Third Ypres kicked off on July 31. More than a quarter of a million British, French and Commonwealth soldiers attacked along a 13km front with encouraging gains, as massed artillery obliterated German defences and annihilated inevitable German counter-attacks.

The strategy was called "bite and hold" - seize ground, hold, repeat.

Australia participated in a series of battles - Menin Road on September 20, followed by Polygon Wood and Broodseinde - all successful.

Had Haig quit in early October, Third Ypres might have been remembered as a success. But like all gamblers, he believed just one more push was all that was needed.

So came battles at Poelcappelle on October 9 and finally Passchendaele on October 12. Both failed.

For the soldiers, there was unparalleled misery as heavy rain and shellfire turned the low-lying battlefield into a swamp where heavily laden soldiers drowned in muddy shellholes.

The sodden ground meant guns couldn't be brought forward to provide the massed artillery barrages that had previously proved so effective.

Some of the war's most evocative images, taken by Australians Frank Hurley and Hubert Wilkins, depict a shattered landscape of tree stumps, shellholes, mud and exhausted soldiers.

With 38,000 dead and wounded, the five divisions of the AIF withdrew from the line. They would not return until March 1918.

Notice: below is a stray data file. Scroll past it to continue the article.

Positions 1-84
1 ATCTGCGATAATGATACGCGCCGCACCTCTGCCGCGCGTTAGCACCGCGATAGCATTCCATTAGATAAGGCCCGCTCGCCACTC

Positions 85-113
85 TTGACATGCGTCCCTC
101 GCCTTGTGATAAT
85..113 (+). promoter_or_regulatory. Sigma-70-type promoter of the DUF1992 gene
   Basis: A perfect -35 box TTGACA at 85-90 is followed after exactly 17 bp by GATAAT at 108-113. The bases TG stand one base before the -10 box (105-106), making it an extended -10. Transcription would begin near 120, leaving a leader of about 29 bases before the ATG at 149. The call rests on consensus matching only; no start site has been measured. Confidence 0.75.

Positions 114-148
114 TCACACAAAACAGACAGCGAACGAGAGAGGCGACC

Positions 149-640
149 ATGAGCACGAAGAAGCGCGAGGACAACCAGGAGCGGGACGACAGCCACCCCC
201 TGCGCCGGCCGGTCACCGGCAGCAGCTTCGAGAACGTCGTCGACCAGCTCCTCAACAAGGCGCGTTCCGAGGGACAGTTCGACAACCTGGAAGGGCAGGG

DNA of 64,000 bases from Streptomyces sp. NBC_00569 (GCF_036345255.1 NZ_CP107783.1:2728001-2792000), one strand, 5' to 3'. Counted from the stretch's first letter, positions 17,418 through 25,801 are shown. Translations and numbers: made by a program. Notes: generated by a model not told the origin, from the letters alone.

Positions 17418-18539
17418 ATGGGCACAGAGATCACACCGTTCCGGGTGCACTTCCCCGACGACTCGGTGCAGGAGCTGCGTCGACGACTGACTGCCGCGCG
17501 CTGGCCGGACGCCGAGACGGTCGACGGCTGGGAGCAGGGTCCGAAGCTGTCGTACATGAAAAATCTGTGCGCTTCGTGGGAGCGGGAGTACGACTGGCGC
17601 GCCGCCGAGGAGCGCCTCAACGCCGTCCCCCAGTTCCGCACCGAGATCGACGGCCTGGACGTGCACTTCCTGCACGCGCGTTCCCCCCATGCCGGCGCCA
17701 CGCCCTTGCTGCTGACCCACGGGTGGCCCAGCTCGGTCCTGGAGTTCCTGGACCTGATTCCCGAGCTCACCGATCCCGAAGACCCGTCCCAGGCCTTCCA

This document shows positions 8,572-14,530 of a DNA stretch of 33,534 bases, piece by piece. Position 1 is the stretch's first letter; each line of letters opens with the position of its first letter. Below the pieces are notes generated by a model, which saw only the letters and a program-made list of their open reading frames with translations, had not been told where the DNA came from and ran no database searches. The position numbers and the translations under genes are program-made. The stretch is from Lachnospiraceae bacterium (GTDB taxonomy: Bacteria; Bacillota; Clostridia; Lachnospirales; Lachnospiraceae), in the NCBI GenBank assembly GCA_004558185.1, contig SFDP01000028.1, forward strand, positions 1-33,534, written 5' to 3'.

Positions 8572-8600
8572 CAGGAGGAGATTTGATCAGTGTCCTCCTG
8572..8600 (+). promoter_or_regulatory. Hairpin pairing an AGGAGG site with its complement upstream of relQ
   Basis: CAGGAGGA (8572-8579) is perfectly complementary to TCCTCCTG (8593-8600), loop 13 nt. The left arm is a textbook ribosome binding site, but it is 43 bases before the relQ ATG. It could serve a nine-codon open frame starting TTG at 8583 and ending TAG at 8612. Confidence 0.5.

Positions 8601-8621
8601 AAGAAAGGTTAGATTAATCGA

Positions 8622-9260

Historians describe 1917 as the worst year of the war. It surely was.

Australia's casualties totalled 76,836 dead and wounded. The 40,000 dead from 1917 comprised two-thirds of all Australian dead in WWI and 40 per cent of all Australian war dead, ever. October 1917, with 6,400 lost, was the worst single month.

Three years into the four-year war, the end seemed further away than ever. Yet there were some bright spots.

In Palestine, light horsemen achieved good progress against Turkish forces culminating in the famous Australian mounted charge to seize the city of Beersheba on October 31.

And in France and Belgium, Australian troops were learning the business of industrial warfare.

It came at an appalling cost but what would emerge were battle-hardened soldiers, experienced leaders and effective tactics and weaponry.

With Australia's five divisions formed into a single corps commanded by General John Monash, the diggers would achieve a succession of victories in 1918 that materially contributed to the final allied victory.